Basquiat: Boom For Real at the Barbican
When a work of art sells at auction for the record-breaking figure of $110.5 (£85) million you know the painter of said work is probably a bit of a big deal. The painting, “Untitled 1982”, sold in May this year at Sotheby’s was by the late American artist Jean-Michel Basquiat (1960-1988).
Today at the Barbican in London the first large scale exhibition of his work in the UK ‘Basquiat: Boom for Real’ will go on display. Basquiat’s rise and ultimately fall after his tragic heroin overdose death was rapid. He went from a homeless graffiti artist to global art star in a matter of years and is now widely regarded as a major player in the landscape of 20th-century art.
It was 1978 when he caught the art world’s eye. He and classmate Al Diaz teamed up to spray their poetic graffiti statements (some may want to call them scrawls) across New York under the name SAMO© (shorthand for ‘same old, same old shit’).
In his brief time, Basquiat collaborated with artists like Andy Warhol and Keith Haring. He starred in the film New York Beat with Blondie’s Debbie Harry (whom he sold his first painting to), produced a hip hop record in 1983 ‘Beat Bop’, with K-Rob and Rammellzee and dated Madonna. His work has inspired the likes of street artist Banksy and rapper JayZ.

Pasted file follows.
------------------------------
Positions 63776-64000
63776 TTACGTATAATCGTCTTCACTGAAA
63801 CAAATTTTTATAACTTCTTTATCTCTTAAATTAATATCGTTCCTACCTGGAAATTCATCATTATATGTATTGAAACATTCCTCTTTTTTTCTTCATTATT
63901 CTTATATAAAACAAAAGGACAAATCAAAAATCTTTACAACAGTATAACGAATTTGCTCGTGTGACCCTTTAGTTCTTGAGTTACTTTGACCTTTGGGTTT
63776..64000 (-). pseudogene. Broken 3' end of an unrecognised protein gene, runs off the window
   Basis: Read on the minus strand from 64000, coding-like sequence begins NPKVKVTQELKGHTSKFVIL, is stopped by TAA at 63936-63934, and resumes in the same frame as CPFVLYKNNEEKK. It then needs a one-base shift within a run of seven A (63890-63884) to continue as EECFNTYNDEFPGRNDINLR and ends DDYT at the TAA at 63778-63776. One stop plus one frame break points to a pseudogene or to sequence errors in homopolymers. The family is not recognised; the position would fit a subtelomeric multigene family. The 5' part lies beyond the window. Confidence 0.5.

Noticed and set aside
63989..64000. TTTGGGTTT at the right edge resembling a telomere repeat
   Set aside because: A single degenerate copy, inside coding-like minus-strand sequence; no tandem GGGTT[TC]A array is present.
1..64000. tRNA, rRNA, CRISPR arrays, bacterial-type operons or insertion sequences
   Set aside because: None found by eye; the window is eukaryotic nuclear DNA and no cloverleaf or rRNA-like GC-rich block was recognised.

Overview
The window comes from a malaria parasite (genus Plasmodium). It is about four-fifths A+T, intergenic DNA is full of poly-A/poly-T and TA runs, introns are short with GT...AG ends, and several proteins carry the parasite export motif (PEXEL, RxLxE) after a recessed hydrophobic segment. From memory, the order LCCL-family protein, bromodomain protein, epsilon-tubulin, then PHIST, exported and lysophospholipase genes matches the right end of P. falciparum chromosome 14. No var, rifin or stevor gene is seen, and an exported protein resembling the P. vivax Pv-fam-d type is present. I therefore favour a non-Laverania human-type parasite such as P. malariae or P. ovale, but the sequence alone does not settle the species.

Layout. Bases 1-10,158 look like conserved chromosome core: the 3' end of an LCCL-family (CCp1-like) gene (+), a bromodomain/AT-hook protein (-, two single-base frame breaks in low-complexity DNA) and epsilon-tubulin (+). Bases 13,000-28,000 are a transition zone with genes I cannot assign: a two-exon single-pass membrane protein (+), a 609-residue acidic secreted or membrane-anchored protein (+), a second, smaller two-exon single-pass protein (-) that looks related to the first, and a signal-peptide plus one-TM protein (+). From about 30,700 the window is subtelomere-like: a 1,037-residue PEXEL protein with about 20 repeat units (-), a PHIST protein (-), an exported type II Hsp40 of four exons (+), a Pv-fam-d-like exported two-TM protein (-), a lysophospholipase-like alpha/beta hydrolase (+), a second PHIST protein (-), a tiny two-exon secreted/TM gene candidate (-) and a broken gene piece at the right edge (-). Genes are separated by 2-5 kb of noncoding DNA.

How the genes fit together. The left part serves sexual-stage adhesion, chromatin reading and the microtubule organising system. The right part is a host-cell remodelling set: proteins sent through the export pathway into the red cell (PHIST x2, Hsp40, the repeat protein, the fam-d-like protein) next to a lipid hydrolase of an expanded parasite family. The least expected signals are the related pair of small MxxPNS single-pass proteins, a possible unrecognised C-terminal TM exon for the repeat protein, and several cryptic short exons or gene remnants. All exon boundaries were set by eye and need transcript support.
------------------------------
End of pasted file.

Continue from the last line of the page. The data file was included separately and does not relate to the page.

The Basquiat at the Barbican exhibition brings together a selection of more than 100 works from international museums and private collections. The exhibition starts with a reconstruction of Basquiat’s first exhibited work, made for Diego Cortez’s watershed group show New York / New Wave at P.S.1 in February 1981.
Downstairs in the exhibit, there are paintings and drawings showcasing the way Basquiat sampled DJ style from interesting and diverse sources like bebop jazz and anatomical drawings.
Style over substance? Many would argue so, Basquiat certainly wasn’t shy of publicity. But what people can’t argue with is the genuine raw emotion poured into much of his work, which screams energy and rage.
Jane Alison, Head of Visual Arts, Barbican, said
“We are truly thrilled to be staging the first show on Basquiat in the UK in over 20 years. The creative brilliance and emotive power of Basquiat continues to have a huge impact and influence. This is a rare opportunity for visitors to see a body of some of his most famous and also little known works in one place, and to see those works in the context of the New York scene of the 1980s.”
With his death at 27 in 1988, he joined the infamous ’27 club,’ the same age great artists like Kurt Cobain, Jimi Hendrix and Amy Winehouse’s lives were claimed. Basquiat like them certainly burned brightly and this exhibition is a timely testament to the man’s unique palette of artistic endeavours.
The exhibition runs at the Barbican Art Gallery until 28th January 2018.
Book your tickets HERE.
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